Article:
I’ve ran table-top role-playing games for over 16 years now. I’ve ran games such as Advanced Dungeons & Dragons 2nd ed, Dungeons and Dragons 3rd ed, Deadlands (Weird West and Hell on Earth), Vampire, Star Wars, Legend of the Five Rings, Pathfinder, and many more. Throughout my career running these games, I’ve tried at times to incorporate horror into the gameplay. As many times as I’ve tried, I think I’ve failed at successfully scaring or creeping out my players more than I’ve succeeded.
It got me thinking though, what was different about those handful of times that I had my players on edge. What worked in those sessions that failed in others? I think it was atmosphere. I created an atmosphere that pulled my players into the game and made them feel like they were really there.
Two distinct sessions come to mind when I think of the successful horror adventures I’ve ran in the past. The first dealt with the players on an abandoned island. While the crew of the ship worked on fixing damage to the
hull, the players were tasked to scout for supplies. Their searching led them to a ruined wizard’s tower. In the tower, was a demon who hunted the players a la Predator or Alien style. Hitting them one-by-one from the dark. I succeeded in this game due to the fact that I made them feel isolated and alone. I never revealed the creature until the final moment, they only caught glimpses as it moved along the walls. The isolation and fear of the unknown pulled them into the story.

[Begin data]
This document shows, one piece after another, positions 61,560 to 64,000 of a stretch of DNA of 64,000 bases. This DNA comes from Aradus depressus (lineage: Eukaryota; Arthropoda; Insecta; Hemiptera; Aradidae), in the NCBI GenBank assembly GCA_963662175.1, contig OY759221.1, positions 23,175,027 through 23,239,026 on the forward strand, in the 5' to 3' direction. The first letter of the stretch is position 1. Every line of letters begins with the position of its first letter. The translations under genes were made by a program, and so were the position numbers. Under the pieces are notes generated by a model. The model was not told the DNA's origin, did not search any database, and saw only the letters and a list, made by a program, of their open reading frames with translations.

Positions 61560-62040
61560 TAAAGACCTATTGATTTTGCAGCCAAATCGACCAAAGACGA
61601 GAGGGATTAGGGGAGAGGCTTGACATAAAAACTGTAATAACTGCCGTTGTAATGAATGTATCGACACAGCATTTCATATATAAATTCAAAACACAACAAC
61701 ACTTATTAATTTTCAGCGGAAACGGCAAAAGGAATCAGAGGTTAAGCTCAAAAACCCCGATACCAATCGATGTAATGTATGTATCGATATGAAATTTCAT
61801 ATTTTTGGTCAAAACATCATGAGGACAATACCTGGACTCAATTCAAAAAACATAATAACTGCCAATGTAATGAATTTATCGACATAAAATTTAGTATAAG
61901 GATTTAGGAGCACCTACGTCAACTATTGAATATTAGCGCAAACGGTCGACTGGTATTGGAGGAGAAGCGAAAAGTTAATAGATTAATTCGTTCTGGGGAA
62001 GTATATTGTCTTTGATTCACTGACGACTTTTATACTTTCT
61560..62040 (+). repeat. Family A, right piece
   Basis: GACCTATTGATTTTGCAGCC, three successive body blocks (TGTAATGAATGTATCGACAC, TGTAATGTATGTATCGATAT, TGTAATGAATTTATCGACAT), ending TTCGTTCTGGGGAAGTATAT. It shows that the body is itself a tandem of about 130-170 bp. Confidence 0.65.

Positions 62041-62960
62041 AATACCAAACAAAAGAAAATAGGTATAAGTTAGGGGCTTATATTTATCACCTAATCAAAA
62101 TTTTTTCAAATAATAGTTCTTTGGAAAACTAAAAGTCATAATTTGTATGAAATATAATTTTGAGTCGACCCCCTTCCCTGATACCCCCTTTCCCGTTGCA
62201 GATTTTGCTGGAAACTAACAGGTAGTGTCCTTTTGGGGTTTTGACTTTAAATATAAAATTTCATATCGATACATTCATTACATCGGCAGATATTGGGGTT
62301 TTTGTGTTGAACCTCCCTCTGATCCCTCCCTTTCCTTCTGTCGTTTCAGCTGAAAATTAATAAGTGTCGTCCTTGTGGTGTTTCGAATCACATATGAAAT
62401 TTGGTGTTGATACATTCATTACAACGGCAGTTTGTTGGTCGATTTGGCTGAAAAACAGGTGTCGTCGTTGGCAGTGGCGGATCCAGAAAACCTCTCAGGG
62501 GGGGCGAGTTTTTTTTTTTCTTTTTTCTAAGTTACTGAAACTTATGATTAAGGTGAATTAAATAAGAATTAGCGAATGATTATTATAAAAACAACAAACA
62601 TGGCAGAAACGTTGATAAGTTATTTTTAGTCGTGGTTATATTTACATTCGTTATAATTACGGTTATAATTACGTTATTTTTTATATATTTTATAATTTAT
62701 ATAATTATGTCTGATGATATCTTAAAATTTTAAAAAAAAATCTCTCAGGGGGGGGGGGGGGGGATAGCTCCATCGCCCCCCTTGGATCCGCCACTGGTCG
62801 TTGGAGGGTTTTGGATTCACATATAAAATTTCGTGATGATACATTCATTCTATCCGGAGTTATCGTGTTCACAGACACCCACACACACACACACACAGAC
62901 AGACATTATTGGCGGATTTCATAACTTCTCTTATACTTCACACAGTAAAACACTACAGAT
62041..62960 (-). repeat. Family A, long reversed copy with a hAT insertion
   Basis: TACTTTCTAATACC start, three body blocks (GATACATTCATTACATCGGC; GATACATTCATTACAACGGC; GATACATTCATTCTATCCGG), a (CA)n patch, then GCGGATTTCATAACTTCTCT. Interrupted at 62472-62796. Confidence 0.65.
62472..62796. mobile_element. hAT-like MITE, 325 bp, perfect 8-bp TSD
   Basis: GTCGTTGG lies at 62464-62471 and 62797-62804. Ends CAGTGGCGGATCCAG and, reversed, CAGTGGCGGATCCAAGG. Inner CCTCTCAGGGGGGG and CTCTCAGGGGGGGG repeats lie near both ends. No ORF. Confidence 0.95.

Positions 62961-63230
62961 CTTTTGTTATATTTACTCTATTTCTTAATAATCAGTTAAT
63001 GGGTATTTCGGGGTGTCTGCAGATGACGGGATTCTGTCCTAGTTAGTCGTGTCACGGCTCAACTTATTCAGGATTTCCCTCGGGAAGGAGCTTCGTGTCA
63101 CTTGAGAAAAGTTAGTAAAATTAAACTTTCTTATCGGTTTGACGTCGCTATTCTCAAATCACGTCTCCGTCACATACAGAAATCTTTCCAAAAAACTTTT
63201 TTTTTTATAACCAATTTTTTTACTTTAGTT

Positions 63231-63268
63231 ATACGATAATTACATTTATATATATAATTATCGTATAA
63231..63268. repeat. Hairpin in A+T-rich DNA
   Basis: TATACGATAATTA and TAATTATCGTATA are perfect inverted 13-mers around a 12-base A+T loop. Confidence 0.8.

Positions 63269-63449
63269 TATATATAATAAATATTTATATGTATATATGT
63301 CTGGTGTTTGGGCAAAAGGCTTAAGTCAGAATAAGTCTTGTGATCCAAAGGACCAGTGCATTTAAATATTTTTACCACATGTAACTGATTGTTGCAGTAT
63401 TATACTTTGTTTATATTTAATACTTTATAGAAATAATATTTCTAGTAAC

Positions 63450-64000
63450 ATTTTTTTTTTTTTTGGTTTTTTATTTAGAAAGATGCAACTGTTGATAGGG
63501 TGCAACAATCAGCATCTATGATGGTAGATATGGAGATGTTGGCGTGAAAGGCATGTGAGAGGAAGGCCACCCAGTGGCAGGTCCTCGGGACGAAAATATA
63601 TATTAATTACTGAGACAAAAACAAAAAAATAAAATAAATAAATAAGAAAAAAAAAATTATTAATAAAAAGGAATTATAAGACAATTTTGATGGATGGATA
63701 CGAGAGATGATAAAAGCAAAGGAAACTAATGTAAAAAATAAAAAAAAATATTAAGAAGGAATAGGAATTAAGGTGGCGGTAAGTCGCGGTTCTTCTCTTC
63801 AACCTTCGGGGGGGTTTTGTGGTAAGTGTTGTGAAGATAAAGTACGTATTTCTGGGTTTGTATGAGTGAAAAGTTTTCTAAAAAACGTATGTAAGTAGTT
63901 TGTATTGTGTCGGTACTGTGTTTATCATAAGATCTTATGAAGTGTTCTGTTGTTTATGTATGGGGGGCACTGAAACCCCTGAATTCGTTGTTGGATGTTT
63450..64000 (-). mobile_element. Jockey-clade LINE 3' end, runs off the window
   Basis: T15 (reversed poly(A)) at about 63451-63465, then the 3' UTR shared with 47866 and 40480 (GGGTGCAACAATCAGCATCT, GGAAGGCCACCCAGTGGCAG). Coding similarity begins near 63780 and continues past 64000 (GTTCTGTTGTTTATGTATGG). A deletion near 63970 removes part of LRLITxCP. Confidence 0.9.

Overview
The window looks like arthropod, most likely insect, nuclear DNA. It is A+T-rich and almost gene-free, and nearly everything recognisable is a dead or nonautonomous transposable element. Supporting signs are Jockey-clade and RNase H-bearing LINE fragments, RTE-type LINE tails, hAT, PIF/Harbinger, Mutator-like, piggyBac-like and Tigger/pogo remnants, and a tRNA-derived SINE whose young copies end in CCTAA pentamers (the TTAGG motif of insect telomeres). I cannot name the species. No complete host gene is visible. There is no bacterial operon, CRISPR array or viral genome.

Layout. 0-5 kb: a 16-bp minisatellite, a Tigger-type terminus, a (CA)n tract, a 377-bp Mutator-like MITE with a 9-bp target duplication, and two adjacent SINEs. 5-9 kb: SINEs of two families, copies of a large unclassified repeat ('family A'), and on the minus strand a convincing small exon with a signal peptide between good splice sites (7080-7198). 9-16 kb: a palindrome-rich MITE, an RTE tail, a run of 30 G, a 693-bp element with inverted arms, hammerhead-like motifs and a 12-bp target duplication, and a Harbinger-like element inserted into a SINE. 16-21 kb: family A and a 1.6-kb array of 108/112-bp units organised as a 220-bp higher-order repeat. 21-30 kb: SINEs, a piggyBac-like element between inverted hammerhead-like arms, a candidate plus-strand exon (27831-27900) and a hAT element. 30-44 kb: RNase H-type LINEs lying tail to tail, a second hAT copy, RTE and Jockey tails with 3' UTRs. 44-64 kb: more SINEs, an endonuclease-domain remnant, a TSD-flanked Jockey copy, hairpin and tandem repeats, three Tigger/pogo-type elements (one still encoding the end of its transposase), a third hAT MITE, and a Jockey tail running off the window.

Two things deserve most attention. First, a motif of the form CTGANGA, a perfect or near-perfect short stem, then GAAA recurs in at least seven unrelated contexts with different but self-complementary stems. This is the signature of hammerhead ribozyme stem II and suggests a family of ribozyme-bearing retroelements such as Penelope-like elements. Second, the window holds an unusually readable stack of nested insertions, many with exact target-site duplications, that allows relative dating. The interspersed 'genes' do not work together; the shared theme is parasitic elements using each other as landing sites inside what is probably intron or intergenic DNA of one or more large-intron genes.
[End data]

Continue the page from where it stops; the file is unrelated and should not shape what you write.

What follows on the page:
The second session dealt with a small village where people were going missing. The players had to investigate a haunted cottage to find clues that led them to the mayor’s manse. The mayor had kidnapped the townsfolk to
feed his son who was trapped in the basement. The son had turned into a ghoul due to his messing with blasphemous magic. Once again this session worked because of the atmosphere. I made the players believe they were in a small dreary town where the inhabitants were scared to come out after dark. And once again the reveal didn’t happen until the end.
So if dissect these two scenarios and apply them to atmosphere and horror, I think we can agree that fear of the unknown adds to the atmosphere. Apply this to your writing. Don’t reveal your big baddie too soon if
you are trying to maintain suspense. Also, use the setting to add to the atmosphere. Isolation works great, dark and dreary works great. But you need more than just setting to pull it off. Add character to your setting by instilling that sense of fear or dread into your town, city, village, house, etc. Little things can help pull off the big